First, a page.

Design Elements

Permaculture design is about more than just choosing the right design elements. It is about how we have connected them together; their relationship with each other and with the landscape around them. It is an intelligent, conscious design.

A permaculture design is made up of many different elements, and each element is designed to perform many functions. Each function is also fed by many different elements.

Here is a small selection of possible design elements to inspire you.

Water in the Landscape

Whether you are seeking to introduce water into your landscape or manage existing water there are many options available; here are just two.

Design Element

Flow forms

…. are vessels that seek to emulate the swirls of vortices of the mountain stream. Enabling water to reoxygenate, revitalise and rejuvenate itself. This then brings it back to its more natural state.

The figure of 8 movement is one of the foundation patterns of all life. As water travels in this pattern it draws in air. The air molecules are then broken apart by this movement, giving off negative ions.

Negative ions create positive vibes. They are believed to produce biochemical reactions that increase levels of the mood chemical serotonin. Helping to alleviate depression, relieve stress, and boost our daytime energy.


On steep slopes and embankments wind and water, especially heavy rainfall, dislodges soil particles which are then carried away down the slope by the flowing water.

This steady and gradual loss of soil (erosion) creates runoff, which forms soggy pools at slope bases and pollutes ground water with sediment. Erosion can be that severe that it can even take vegetation with it. The top of the slope is left dry and bare, with not enough soil to retain moisture. The land is then unable to support growth.

Swales are important water management tools for irrigating the land, mitigating stormwater runoff, and reducing erosion. Consisting of a shallow trench dug along the land’s contour, they have a berm on the downhill side. The trench along the contour slows the water and spreads it across the contour line. Because the water is now slower and spread out erosion is reduced. And more water is retained where it is needed.

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Forest Gardens

Sometimes called Food Forests, they are not actually forests but are a low-maintenance, sustainable, system based on woodland ecosystems. They incorporate fruit and nut trees, shrubs, herbs, vines and perennial vegetables grown in a succession of layers to build a woodland habitat. Their high yields make them worth the longer establishment time.

No Dig Methods

This short video explains the concepts and reasons for no dig methods. Once a no dig bed has been set up (getting the soil weed free to start can be the hard part) it is self-sustaining and the only maintenance is a top dressing of compost or mulch once a year. Happy no digging.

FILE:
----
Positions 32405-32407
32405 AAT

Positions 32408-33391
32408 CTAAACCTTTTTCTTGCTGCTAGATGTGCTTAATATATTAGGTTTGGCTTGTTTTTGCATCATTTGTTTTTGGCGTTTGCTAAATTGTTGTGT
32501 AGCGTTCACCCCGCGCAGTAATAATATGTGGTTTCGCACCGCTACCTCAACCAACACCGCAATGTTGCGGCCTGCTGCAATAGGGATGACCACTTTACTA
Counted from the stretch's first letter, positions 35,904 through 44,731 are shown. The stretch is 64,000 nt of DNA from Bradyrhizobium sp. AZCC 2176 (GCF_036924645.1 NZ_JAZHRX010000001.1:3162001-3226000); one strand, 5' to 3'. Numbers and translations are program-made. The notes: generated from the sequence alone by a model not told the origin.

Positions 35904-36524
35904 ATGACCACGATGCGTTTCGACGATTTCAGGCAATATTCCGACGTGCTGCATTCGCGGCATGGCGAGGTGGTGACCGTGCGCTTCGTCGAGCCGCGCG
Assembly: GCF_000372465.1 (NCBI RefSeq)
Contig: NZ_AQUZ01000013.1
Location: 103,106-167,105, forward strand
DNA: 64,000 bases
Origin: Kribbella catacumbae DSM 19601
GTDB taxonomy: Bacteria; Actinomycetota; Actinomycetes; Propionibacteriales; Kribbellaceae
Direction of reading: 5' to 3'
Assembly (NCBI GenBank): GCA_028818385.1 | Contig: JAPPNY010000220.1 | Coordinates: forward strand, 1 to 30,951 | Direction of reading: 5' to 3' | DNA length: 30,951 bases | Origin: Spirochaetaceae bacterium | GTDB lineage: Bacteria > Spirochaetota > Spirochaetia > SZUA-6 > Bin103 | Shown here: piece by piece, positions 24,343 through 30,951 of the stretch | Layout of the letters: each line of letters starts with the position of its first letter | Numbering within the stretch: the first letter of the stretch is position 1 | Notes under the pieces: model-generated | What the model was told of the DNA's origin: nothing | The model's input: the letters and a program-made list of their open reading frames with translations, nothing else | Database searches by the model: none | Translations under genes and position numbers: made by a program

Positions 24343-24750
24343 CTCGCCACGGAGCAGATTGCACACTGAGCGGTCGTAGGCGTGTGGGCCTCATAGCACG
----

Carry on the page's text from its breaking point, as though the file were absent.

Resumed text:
For more information on Permaculture see What is Permaculture, Permaculture Ethics and Permaculture Principles


Guilds are functionally, ideally self-sustaining polyculture systems in which many plants are serving one another en route to a stable co-existence.
The garden is mulched, the soil fertilized, the pests controlled, the pollinators attracted, the nutrients accumulated and the cultivators fed.
All from the plants within the guild that are serving one another.
By working with guilds you build a lot more diversity. With a lot of function and a much higher yield.




Zoning is a way of designing to maximise energy efficiency. Activities are put in different zones, depending on frequency of use, maintenance, visits etc.
Zone 0 is the centre of activities, where things that have the highest use and maintence needs are located. As the investment of the time & energy that an activity or structure needs lessens, it is placed further away.
With Zone 5, being the furtherst away, it is where you find things that require very little time & effort.

Find out how we can help you to achieve your dream edible landscape – Edible Ecosystem Services

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Specific Purpose Design Elements

Chicken Tractor

The chicken tractor (sometimes called an ark) is a movable chicken coop lacking a floor. So there is no need to clean them out. Chicken Tractors give shelter and allow free ranging. Giving the chickens access to fresh forage such as grass, weeds and bugs and reducing their feed needs.

Moved on every couple of days, they echo a natural, symbiotic cycle of foraging through which the birds eat down vegetation. Depositing fertilizing manure, then move to a new area. A chicken tractor protects from predators. And the hens lay their eggs in a nesting box rather than hiding them in the undergrowth.

Chicken Tractor

Herb Spiral

A highly productive energy-efficient way to grow food & maximise space, easily accessible from all sides.

By having the spiral raised in the center, spiraling down to ground level, different microclimates are created. Enabling plants with different needs to be grown in a smaller space. By placing the lowest section toward the north it can be shielded from the sun for a large part of the day. Thereby creating an environment for shade loving plants.